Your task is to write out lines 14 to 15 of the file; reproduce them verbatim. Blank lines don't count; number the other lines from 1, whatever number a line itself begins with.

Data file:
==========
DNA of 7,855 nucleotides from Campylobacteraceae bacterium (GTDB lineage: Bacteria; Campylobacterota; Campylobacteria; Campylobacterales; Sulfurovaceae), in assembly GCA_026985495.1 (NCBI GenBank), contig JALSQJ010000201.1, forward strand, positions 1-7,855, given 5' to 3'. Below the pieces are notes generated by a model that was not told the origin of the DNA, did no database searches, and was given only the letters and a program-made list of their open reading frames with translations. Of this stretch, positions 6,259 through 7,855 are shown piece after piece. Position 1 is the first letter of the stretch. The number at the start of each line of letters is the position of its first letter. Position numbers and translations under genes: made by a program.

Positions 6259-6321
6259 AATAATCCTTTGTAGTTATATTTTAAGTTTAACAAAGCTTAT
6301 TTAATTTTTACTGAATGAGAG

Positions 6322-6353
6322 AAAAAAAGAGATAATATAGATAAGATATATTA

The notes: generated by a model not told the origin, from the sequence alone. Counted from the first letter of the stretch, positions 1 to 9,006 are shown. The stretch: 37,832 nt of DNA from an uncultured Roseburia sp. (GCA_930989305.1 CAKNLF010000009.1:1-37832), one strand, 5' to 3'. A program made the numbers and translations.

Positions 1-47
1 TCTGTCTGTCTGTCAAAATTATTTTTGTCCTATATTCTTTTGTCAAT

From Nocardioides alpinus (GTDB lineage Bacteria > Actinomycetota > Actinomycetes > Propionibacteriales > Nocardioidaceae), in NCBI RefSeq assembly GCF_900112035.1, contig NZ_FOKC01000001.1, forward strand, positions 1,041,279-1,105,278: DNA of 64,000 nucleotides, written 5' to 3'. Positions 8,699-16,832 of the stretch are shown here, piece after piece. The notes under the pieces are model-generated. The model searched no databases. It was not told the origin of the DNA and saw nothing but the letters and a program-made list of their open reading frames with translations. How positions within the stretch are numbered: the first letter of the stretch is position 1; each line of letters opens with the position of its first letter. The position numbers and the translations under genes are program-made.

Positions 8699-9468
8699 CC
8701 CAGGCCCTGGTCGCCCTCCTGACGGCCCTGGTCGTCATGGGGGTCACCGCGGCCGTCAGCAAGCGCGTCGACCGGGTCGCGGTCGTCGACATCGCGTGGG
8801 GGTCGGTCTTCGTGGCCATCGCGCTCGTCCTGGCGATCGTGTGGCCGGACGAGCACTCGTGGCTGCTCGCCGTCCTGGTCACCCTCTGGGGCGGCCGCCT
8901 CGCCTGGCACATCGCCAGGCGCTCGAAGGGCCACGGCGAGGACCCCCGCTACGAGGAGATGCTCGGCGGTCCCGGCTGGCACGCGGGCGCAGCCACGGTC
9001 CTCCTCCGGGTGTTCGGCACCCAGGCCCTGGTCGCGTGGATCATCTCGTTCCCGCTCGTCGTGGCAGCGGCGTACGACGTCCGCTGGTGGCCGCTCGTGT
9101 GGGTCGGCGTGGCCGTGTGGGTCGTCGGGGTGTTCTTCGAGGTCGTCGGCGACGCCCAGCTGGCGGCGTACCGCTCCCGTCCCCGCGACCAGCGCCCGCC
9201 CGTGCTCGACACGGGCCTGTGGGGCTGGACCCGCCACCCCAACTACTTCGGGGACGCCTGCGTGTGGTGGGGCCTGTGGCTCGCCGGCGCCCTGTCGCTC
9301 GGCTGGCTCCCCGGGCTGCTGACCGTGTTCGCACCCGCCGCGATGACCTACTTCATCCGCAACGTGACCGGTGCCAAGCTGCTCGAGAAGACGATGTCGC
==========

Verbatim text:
8801 GGTCGGTCTTCGTGGCCATCGCGCTCGTCCTGGCGATCGTGTGGCCGGACGAGCACTCGTGGCTGCTCGCCGTCCTGGTCACCCTCTGGGGCGGCCGCCT
8901 CGCCTGGCACATCGCCAGGCGCTCGAAGGGCCACGGCGAGGACCCCCGCTACGAGGAGATGCTCGGCGGTCCCGGCTGGCACGCGGGCGCAGCCACGGTC